1 Subject knowledge requirements for entry into computer science teacher training Expert group s recommendations
2 Introduction To start a postgraduate primary specialist or secondary ITE course specialising in computing or computer science a successful applicant will need to have demonstrated that they already have sufficient subject knowledge to begin the course and the capacity to develop such knowledge where they have identified knowledge gaps, before completing the course. The subject knowledge specified below is considered by an expert group, comprising members from the computer and games industry, computer science academics, Naace, ITTE and CAS, to be the minimum necessary for trainees to take full advantage of the training offered and to produce teachers capable of teaching a rigorous course and in the secondary phase leading to a high status qualification in computing. For a primary specialist entering a post-graduate course this subject knowledge may be demonstrated by the applicant having an A level in Computing/Computer Science or the equivalent - possibly gained through industrial or school-based experience or a subject knowledge enhancement course (SKE) in computing / computer science. Trainees completing an undergraduate course as a primary computing specialist will need to have covered these criteria by the completion of their course. For a secondary specialist this subject knowledge may be demonstrated by the applicant having a degree with a significant content in computing / computer science or the equivalent - possibly gained through industrial or school-based experience or a SKE course in computing/computer science. These criteria are indicative only and providers are free to develop their own. The criteria 1 below should support institutions in developing the syllabus for a SKE course. Key concepts Demonstrate understanding of the key concepts associated with the areas outlined below, at the level appropriate for entry to the relevant teacher training course: 1. Language, Machines & Computation - languages, algorithms, machines and computational models 2. Data and representation - data representation, data storage, data transmission, data structures, digital and analogue conversion 1 The work is based on: CAS (2012), Computer Science: A Curriculum For Schools, Computing At Schools Working Group, available at ; discussions of the Computer Science Subject Expert Group, 3 July 2012 (convened by the Teaching Agency) and at Microsoft Victoria, 2 August; and discussions at The Association for Information Technology in Teacher Education (ITTE) Research Conference, Oxford, 5-7 July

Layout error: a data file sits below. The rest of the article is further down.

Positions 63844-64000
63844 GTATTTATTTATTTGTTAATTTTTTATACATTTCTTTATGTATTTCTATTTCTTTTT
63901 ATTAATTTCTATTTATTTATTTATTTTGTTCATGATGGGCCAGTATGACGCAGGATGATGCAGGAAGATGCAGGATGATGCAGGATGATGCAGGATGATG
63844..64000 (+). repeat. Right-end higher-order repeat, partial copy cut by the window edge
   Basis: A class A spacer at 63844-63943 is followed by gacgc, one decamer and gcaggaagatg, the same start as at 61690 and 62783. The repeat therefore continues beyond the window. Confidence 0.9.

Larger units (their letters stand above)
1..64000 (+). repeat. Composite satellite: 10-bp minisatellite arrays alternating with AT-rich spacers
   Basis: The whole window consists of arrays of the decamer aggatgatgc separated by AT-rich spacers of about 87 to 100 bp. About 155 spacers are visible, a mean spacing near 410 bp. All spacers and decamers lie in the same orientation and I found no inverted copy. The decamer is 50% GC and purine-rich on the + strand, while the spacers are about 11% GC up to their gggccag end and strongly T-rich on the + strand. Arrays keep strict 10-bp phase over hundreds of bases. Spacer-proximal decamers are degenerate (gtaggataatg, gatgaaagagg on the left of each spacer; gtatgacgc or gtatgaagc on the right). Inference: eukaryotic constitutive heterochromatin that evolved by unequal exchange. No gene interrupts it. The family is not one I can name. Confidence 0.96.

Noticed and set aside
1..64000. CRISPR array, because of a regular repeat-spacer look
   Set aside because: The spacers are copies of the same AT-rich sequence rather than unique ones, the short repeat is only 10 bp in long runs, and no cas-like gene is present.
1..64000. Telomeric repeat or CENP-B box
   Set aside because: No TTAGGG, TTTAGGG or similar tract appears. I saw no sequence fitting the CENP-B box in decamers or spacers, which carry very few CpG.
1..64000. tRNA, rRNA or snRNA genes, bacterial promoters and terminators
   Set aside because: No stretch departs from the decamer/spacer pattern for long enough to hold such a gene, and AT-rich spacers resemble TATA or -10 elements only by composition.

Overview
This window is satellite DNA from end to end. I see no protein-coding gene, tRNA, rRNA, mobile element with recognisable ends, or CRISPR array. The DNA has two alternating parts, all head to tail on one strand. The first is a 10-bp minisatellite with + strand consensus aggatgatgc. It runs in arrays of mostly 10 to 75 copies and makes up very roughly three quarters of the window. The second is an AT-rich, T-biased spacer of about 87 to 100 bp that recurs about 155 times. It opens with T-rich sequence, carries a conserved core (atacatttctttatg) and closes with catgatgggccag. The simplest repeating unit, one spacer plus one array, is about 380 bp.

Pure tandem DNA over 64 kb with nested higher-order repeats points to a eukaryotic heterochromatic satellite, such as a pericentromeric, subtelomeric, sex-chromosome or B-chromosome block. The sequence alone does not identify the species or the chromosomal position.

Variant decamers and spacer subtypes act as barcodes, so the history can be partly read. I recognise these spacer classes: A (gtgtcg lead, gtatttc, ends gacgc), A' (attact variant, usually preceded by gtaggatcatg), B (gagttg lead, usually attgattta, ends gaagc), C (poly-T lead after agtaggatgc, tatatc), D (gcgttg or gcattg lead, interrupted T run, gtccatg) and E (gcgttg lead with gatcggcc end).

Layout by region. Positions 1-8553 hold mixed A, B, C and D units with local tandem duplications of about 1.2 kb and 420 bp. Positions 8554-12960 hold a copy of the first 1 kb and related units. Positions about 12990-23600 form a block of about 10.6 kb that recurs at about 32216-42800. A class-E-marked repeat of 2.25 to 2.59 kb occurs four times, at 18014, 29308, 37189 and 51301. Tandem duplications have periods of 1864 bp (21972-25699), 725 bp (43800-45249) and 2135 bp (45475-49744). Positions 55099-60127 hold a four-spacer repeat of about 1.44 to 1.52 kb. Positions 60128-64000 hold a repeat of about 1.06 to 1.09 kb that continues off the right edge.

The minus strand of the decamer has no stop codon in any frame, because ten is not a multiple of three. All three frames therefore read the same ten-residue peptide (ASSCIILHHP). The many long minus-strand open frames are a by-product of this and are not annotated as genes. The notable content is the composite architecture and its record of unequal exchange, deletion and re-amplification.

3 3. Communication & Co-ordination - input-process-output, communication protocols, networks and the internet 4. Abstraction and Design hardware, software, simulation & modelling, interfaces, categorisation 5. Wider Context of Computing - intelligence & consciousness, looking at the natural world in computational terms, creativity & intellectual property, moral & ethical considerations, uses of computing and jobs/career paths Key processes Demonstrate understanding of and apply the key processes associated with Computational Thinking, at the level appropriate for entry to the relevant teacher training course: 1. Abstraction modelling (representing real world issues, systems, situations); decomposing (breaking a problem into sub problems, solving sub problems, putting solutions together); generalising & classifying. 2. Programming - design and write programs; abstraction mechanisms; debugging, testing and reasoning about programs Range and content Demonstrate knowledge and understanding of, and be able to apply, the following, at the level appropriate for entry to the relevant teacher training course: 3